NWM 2019: Chapter 4 Puppet Strings

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CW: Anger, mind control, mind breaking


The morning was a whirlwind of confusion for me as I struggled to focus in class and resist the ever growing urge to find the mask and put it on. Magical Theory and Ethics turned out to be a surprising blessing. With no one who knew what was going on in the class, no one said anything that triggered an acute episode.

Carrying the surprisingly mundane dread of a group project for the quarter, I wandered around campus during my free block. I ran into Janus and Jessie as I idly watched Irwin, Amelie and other members of the cryptic conservation front try to calm and contain trio of hungry wyverns. I got to talking with Janus and Jessie, and ended up with a cactus kitten. The tiny, green, prickly ball had the biggest, cutest eyes. I couldn’t resist. I made a mental note to ask Irwin how to take care of it.

Healing class was surprisingly calming, but mind magic class was crazy activating. We started with a “game” of sorts. We paired up and asked each other the simple question: “No, who are you?” Without mercy or respite until Onyx, the TA, told us to switch. I got paired up with Oz, another first year in Laveau. Poor Oz, he has a lot of pressure on him from his family. My heart ached for him. Unlike Sawyer the day before though, Oz had a little context after our game of “Truth” to be concerned by my wildly oscillating answers. Continue reading

NWM 2019: Chapter 3 Lying in Wait

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CW: Self Harm, emotional manipulation


Just in case what we accomplished between classes wore off unexpectedly, we asked Professor Clatterbuck to not let me leave class. His solution? A paralysis potion. As long as my classmates got their potions right, it wouldn’t kill me. Cheers. Adan, the TA, was not happy about it when he arrived. But my fellow students came through and it was all fine. 

Cassidy was a particular crux. While the other students were focused solely on the potions for the paralysis, Cassidy listened to the things I was shouting at the purple potion, and thought to wonder about the runes on my arms. She and her group put an anti-curse effect on their potion bottle. It nearly worked too I think. It sure did something. My arms itched like hell after that.

Then it was dinner time. Then it was sorting time. I think I may be terrified of the great hall for the rest of my life. I didn’t even get to walk in with anyone I knew (or so I thought at the time) since we had to be in alphabetical order. I kept wondering what they’d say if none of the houses had picked me. I almost tripped on my way up the stairs. I tried so hard to carry myself like an Oxendine – calm, collected, and secure in my power. But I didn’t feel it. And I couldn’t even fake it. Continue reading

NWM 2019: Chapter 2 Resistance is Futile

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CW: Depression, isolation


I wish I could say that I felt better in the morning; but if anything I felt worse. The tiny spark of hope seemed to have fizzled out overnight. I sat alone at breakfast and tried not to cry. Adan, house president for Dan Obeah checked in. Harrow checked in. Those helped a bit; I felt slightly less invisibile. I also got a letter from my mom. The letter was important, even if I didn’t realize it at the time. It told me to talk to Professor Hathaway and get a reading for my future. It was full of mom’s usual passive aggressive-ness, but I’m used to that. It was comforting in its familiarity. There was also this strange, circular rune in the corner. Odd, I supposed, but I didn’t think much of it. That was my first mistake. But the curse breakers tell me that part wasn’t really my fault. My not thinking it was important was part of the spell.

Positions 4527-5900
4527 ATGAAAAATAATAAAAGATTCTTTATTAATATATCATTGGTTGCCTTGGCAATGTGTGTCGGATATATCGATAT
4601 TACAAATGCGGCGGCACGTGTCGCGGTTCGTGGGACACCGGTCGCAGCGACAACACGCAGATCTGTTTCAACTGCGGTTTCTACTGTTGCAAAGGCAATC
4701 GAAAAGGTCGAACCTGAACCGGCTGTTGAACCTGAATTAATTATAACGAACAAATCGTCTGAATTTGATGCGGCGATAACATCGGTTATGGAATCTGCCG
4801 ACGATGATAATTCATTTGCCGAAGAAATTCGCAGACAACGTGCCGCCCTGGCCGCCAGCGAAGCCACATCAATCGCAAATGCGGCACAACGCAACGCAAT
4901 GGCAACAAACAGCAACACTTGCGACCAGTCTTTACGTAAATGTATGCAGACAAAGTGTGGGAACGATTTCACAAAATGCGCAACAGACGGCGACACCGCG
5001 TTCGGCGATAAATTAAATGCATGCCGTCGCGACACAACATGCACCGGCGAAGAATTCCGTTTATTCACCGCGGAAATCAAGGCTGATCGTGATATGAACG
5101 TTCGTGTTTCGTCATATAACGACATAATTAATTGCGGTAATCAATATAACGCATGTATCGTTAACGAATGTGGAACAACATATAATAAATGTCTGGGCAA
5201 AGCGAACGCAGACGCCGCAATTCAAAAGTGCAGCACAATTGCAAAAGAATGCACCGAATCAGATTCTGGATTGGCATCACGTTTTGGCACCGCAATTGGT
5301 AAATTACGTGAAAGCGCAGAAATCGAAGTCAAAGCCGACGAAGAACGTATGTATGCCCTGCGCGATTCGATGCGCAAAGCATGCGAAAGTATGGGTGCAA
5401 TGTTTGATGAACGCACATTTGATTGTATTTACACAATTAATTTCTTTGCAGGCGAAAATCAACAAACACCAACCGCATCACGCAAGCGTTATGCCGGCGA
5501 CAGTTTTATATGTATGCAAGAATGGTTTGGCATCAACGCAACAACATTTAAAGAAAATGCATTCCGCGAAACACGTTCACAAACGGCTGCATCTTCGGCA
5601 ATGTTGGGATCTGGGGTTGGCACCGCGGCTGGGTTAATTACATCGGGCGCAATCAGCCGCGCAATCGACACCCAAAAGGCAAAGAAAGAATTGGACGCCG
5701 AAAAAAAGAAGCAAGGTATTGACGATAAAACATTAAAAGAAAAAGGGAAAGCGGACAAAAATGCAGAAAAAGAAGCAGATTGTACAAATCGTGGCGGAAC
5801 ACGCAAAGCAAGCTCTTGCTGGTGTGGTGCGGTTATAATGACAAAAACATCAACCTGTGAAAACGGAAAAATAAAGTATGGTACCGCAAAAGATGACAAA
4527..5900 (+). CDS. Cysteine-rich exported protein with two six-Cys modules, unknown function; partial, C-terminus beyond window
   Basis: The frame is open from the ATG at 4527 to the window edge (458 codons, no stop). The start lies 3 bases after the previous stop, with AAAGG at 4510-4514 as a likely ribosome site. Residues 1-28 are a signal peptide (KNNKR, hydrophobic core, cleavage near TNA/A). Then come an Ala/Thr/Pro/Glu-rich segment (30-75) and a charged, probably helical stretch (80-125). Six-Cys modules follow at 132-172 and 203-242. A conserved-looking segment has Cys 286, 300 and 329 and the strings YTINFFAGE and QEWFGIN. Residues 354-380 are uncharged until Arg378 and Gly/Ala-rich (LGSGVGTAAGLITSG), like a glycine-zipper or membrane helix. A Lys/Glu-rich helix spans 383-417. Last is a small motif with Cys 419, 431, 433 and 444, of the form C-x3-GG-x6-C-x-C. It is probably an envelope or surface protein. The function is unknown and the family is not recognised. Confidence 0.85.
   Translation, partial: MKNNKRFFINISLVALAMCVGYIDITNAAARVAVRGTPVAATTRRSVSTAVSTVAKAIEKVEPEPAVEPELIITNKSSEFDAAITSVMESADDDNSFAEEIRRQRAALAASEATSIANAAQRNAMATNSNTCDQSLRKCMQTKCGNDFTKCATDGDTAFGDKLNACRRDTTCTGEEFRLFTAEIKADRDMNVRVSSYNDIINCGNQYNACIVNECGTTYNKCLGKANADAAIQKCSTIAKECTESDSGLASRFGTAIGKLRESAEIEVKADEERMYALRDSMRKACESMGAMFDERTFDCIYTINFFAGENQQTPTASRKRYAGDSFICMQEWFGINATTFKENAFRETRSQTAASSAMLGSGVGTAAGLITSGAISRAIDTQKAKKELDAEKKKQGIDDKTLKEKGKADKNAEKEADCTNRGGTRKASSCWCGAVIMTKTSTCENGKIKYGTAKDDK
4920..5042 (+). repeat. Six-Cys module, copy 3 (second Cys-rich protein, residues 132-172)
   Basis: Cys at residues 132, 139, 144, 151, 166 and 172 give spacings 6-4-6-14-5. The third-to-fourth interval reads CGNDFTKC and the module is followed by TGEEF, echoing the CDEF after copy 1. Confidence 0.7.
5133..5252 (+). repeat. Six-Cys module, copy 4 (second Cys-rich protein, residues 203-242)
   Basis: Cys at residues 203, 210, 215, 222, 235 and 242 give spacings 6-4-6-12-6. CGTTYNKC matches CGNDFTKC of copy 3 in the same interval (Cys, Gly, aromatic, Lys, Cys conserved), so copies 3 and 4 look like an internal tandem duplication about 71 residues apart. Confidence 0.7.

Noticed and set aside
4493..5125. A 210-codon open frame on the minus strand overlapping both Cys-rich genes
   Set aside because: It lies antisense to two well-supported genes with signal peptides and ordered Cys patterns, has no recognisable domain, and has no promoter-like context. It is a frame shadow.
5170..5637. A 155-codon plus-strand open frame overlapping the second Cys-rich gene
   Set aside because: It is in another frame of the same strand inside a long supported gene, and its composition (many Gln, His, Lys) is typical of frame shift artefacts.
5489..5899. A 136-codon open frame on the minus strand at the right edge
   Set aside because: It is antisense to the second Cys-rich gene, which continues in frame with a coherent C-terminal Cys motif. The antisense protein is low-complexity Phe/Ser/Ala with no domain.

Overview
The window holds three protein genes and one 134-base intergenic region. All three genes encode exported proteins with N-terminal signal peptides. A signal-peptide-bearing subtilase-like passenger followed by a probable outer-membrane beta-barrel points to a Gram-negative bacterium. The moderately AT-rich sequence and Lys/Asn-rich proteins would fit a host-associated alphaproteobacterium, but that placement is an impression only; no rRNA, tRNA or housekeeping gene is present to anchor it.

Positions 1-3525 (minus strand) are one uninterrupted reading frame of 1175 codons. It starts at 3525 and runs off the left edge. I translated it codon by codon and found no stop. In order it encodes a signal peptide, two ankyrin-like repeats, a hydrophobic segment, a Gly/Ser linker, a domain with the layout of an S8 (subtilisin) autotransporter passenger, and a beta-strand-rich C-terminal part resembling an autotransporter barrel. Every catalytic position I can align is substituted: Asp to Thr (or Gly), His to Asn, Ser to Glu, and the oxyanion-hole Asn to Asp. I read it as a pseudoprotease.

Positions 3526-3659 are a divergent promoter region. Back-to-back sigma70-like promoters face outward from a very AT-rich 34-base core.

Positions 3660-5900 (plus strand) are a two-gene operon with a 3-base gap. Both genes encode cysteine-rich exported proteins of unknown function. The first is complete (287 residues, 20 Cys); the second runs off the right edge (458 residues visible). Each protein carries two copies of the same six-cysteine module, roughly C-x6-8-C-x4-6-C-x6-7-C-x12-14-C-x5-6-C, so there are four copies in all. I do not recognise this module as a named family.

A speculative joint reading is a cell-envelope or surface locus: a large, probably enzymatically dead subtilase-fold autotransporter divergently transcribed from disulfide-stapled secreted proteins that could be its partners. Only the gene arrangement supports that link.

I broke down when I realized I’d left my robes in my room. There wasn’t time to go back without being late to class. I was about to cry when Irwin turned up and offered to let me borrow his. Spoopy Opal in the over-large robes. I barely managed to avoid devolving into hysterical laughter as we hurried off to class.

During third block, Radcliffe and I both had break, so we met up to chat. I was hoping he might empathize with some of my unease. He’d never spent extended time on land and maybe he could understand how much I felt out of place. He was the first one to notice a strange, circular rune on my right arm. I didn’t think much of it, until Harrow saw it at lunch and said it looked familiar – like the one that was on mom’s letter. I brushed it off. I shouldn’t have, but I did. It just sounded too ridiculous. I mean sure, random strange runes appearing on my skin? And Trouble said they were mundane based. A curse, yes, but mundane. No way my mom would have touched something derived from mundanes with a 10-foot pole.  In retrospect I should have been worried. Somebody was clearly mailing me curses, but I just… wasn’t. Continue reading

NWM 2019: Chapter 1 Not on Virginia Isle Any More

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CW: Feeling worthless


The trip to NWM was a whirlwind and a blur. I was excited, but also terrified. Suddenly I wasn’t so sure about this whole going away to school thing. I’d never been on my own before. What if I wasn’t good at it? Mom was off on a trip, and dad was planning another party so one of the servants dropped me off. I had a moment of intense embarrassment at the privilege. I didn’t even get to unpack my own stuff into my room. Nothing to do with my hands.  Nothing to distract me from the growing dread.

I walked to the great hall, teetering just a bit on the new heels mom had sent for me. They were prototypes for the new line next year. Purple, because it’s my favorite. Mom had next year’s entire line for one of the high end brands designed in purple, just for me. But standing outside the great hall, feeling the anxiety bubble up inside as the crowd milled, none of that mattered.  All I could feel was a profound sense that I didn’t belong here. I searched for Irwin and Siouxsie. Brief hugs, “we’re so glad you’re here,” and they were gone. Off to socialize and say “hi” to old friends, and group up with House Croatan. So I stood there, alone. And I wondered just how big a mistake I’d made leaving home. 

I might never have made it inside if it weren’t for Nel.  Nel was such a sweetheart. She found me. She saw me. She took my hand, and we walked in together for opening ceremonies. I don’t remember much of anything from the ceremony. It was all a blur of frets and butterflies. I did not appreciate the Chantil Cruz prank either; I had a hell of a panic over it. But I guess I was jumping at every ghost. Continue reading